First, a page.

Talks between the two leaders, and other senior government and policing officials, were aimed at identifying key areas where additional INTERPOL support could assist national authorities in combating terrorism and its financing, as well as organized crime such as drug trafficking.
These include expanding access to INTERPOL’s global network and policing databases which contain nearly 100 million records, comprising details of more than 50,000 foreign terrorist fighters (FTFs).
INTERPOL’s Project FIRST (Facial, Imaging, Recognition, Searching and Tracking), which helps countries to enhance security through biometric data sharing on FTFs and other terrorist suspects was also highlighted as a potential area for cooperation.
In addition, under Project Watchmaker, INTERPOL currently holds details of more than 3,200 individuals linked to Improvised Explosive Device (IED) activities. These include latent prints taken from IEDs, identification of those believed to have held leadership roles in attack coordination, and the procurement of IED materials.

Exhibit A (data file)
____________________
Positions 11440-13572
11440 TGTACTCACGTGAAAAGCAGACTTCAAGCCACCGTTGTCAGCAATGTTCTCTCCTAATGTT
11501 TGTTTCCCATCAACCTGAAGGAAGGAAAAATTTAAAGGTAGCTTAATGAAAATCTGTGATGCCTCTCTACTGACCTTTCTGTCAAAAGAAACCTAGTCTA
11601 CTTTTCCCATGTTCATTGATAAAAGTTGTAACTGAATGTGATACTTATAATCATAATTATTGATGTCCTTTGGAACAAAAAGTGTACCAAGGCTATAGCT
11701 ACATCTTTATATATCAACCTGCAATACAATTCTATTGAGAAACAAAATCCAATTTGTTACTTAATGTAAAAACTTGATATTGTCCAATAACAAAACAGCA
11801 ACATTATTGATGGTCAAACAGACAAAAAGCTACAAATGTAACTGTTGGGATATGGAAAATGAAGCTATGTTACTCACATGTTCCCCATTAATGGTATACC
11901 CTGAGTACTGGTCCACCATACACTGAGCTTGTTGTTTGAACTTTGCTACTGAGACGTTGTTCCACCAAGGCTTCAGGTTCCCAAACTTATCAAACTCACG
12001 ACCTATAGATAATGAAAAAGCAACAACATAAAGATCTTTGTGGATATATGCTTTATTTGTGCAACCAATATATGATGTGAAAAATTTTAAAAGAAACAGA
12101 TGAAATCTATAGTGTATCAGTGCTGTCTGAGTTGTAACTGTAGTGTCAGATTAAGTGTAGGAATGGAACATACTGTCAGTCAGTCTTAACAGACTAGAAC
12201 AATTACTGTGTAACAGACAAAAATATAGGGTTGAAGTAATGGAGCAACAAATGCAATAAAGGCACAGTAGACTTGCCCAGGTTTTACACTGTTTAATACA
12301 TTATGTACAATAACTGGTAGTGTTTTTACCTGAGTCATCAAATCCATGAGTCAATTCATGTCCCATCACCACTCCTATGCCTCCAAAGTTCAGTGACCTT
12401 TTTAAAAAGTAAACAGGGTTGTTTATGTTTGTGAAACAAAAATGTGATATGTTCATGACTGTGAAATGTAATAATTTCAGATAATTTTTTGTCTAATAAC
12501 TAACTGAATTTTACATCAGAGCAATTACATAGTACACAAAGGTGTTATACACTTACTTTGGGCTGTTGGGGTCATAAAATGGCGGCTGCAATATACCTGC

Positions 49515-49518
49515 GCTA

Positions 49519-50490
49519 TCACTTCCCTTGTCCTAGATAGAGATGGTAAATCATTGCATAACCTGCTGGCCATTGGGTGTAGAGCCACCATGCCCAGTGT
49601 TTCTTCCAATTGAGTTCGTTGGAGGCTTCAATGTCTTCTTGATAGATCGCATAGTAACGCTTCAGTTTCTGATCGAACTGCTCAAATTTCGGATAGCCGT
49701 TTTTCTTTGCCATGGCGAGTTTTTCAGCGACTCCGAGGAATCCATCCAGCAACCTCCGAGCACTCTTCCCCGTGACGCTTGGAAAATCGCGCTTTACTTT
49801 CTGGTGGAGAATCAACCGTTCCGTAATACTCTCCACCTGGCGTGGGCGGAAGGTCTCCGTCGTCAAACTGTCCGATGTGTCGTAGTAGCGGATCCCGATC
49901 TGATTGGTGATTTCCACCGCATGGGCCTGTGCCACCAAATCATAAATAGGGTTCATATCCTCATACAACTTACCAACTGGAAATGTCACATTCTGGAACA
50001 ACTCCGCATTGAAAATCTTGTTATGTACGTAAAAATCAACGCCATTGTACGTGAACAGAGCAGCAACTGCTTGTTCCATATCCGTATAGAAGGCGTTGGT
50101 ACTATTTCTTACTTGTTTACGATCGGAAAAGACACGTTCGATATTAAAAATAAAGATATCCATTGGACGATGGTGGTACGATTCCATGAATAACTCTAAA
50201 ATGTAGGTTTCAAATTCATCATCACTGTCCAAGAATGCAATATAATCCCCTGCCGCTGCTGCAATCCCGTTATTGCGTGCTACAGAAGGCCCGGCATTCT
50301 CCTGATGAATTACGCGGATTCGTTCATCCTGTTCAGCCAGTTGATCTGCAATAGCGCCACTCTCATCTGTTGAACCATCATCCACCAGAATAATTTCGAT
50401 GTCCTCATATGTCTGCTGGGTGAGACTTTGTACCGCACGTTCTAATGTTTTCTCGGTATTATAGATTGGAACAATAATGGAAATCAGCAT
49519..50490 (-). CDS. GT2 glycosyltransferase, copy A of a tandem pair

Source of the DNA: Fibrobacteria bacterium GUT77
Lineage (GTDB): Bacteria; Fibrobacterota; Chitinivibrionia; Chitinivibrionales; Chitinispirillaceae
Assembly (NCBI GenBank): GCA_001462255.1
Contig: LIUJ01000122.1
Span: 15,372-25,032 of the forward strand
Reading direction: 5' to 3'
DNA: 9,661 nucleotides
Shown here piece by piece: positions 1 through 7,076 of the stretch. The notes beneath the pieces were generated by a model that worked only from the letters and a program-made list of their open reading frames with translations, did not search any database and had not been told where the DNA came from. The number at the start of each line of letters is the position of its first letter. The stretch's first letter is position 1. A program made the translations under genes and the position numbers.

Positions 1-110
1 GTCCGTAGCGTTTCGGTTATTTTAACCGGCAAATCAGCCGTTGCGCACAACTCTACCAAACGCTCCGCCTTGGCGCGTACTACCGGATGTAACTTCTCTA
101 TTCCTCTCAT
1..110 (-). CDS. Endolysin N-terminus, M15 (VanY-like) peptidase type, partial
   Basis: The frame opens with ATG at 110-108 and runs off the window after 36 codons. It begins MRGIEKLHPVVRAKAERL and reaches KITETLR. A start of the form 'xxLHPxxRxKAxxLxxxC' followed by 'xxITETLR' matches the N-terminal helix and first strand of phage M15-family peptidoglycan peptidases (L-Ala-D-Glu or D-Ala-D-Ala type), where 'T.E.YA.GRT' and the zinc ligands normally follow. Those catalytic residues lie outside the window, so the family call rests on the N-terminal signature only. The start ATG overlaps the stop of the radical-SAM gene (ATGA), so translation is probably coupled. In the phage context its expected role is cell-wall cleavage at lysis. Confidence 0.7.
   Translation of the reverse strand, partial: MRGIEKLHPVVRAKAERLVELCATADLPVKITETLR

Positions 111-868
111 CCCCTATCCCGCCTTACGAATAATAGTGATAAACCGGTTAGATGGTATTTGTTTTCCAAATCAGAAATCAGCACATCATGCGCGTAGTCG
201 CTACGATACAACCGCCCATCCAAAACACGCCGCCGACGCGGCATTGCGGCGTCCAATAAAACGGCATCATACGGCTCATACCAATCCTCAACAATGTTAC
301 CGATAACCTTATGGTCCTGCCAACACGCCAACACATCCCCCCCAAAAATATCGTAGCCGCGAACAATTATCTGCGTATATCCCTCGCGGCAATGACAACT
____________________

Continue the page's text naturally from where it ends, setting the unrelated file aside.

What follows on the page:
A third area where potential support could be provided is in countering illicit drug flows and related financial crimes through regional coordination with other INTERPOL member countries.
“Afghanistan continues to face a range of security threats, including from more than 20 active terrorist networks,” said Secretary General Stock.
“My discussions with President Ghani and other senior officials have focused on identifying areas where INTERPOL can bring its global network and expertise to where they are needed most.
“As the global law enforcement organization, INTERPOL has a responsibility to ensure that we are doing everything we can to support each of our 194 member countries and their citizens,” concluded the INTERPOL chief.
During his mission to Afghanistan, his first official visit to the country, Secretary General Stock held a number of meetings, including with Hamdullah Mohib, National Security Advisor, Mohammed Massoud Andarabi, Minister of Interior and Mohammed Masoom Stanekzai, Director of the National Directorate of Security.
Afghanistan has been a member of INTERPOL since 2002, with its National Central Bureau in Kabul under the authority of the Ministry of Interior. It supports police at key air and land borders by giving them access to information contained in INTERPOL’s criminal databases.